I haven’t attended a ton of auctions in my time. Most of them have been for family members that passed away, so the kids were trying to get rid of all the stuff they had around the house. Old toys. Old magazines. Especially old farm tools and implements, many of which were rusted beyond any usefulness.
This past weekend, Brooke’s Dad and I went by an auction hosted by a guy getting rid of some collectibles, among other things. So, in some ways, this was my first auction for things I could actually have some interest in owning. He had an assortment of different items available, ranging from movie posters and artwork, to yard equipment, to two boats and a van, and so on.
It was very interesting seeing what people pay for things, especially prints. One guy spent $20 on a framed picture of Marilyn Monroe. Not signed. Not a particularly nice frame. Just a picture. Signed posters of sports “stars” (as in, I’d never heard of these people) from a car dealership in Independence, MO ranged from $10 – $30 or so. An oil-on-canvass portrait of some random guy sold for $300 to a man who looked slightly older than me. Surely he had some idea of what that thing was really worth, as the tears and condition of the painting made “$300” look like “too much.”
We arrived after most of the cooler things had already sold. The Corvette shown above had a photocopy of a magazine listing values for such things, placing the car in the $15,000 to $24,000 range. No clue if it actually sold for anywhere near that. It was a Pace Car in the 70th Indianapolis 500 and looked like it was in pretty good condition. There were a few small children’s cars that had already sold, as well. I didn’t take pictures, as they were being loaded up by the time we got there. They were your “Flintstones“-type vehicle, where your feet would propel you forward as you sat in this metal and wood contraption. Looked cool and was surely antique.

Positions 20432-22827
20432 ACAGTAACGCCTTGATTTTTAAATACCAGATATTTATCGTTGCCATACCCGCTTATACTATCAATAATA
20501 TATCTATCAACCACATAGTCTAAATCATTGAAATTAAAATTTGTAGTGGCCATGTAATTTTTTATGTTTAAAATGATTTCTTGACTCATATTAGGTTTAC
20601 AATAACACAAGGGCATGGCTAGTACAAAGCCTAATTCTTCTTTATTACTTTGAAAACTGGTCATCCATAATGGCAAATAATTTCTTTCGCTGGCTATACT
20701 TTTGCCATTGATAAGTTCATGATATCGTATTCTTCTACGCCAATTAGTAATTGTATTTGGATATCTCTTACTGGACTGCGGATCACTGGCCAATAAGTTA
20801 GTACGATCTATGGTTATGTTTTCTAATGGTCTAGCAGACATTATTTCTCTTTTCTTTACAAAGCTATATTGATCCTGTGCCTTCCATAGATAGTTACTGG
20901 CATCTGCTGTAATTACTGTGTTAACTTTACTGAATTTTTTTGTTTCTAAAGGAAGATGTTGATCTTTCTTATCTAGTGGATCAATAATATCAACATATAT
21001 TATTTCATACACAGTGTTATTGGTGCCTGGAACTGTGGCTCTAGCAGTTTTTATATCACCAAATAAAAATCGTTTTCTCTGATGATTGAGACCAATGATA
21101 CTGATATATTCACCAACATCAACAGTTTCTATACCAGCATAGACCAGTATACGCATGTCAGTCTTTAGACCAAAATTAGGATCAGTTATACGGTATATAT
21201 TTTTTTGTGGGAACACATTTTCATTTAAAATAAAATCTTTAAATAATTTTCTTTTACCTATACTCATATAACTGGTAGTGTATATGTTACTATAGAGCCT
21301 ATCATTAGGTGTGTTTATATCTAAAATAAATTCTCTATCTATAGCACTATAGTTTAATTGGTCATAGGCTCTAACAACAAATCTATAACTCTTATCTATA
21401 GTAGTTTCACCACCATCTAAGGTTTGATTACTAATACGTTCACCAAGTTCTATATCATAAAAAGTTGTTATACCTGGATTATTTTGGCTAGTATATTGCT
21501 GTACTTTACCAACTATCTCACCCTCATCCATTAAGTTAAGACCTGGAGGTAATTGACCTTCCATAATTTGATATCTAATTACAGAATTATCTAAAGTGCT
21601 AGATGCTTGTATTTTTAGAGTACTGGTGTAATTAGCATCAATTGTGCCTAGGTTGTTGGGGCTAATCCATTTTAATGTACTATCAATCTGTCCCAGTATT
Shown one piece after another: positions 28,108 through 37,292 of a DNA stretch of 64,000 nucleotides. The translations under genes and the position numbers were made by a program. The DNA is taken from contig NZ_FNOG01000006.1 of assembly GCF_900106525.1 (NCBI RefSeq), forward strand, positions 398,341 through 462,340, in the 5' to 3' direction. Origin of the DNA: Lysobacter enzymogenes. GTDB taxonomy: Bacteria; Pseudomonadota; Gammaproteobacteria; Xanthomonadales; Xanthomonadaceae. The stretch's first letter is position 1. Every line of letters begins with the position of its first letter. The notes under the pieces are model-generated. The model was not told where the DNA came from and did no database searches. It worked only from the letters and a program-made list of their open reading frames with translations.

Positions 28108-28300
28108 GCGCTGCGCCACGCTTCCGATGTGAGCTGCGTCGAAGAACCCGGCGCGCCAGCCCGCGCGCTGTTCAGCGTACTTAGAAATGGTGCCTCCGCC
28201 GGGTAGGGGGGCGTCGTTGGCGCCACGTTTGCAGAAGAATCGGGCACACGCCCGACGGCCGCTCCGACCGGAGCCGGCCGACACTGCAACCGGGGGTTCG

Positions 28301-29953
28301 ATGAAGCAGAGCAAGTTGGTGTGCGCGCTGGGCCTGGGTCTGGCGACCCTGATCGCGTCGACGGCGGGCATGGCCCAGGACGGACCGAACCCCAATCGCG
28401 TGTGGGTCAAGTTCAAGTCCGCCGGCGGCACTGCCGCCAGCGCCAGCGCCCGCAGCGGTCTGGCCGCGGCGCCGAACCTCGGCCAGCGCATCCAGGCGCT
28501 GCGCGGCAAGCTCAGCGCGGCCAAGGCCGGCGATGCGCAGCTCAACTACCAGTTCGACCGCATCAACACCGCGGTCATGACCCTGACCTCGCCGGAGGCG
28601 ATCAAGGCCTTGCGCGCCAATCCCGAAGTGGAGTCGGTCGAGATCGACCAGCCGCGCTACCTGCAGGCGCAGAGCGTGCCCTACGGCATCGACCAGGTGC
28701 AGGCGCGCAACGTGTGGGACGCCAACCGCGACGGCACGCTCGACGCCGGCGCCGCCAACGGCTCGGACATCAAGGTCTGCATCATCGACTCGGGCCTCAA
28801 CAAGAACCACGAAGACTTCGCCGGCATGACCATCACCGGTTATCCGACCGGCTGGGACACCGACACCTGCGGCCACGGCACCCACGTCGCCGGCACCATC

I think Mark was interested in the Betty Boop waitress statue. It was maybe 5 feet tall and looked to be in great shape. We couldn’t tell how much it eventually sold for, but we were told that someone called in a bid of $2000 for it. Not the kind of money I would pay, but still…good to know how much I need to save up if I eventually want something like it.
All in all, it was a worthwhile experience. We were only there for maybe 30 min, and that was all we needed to tell that most of the interesting stuff had already sold, and most of what was left wasn’t worth much to us.
It’s just interesting to know that what isn’t worth anything to us is worth something to someone else.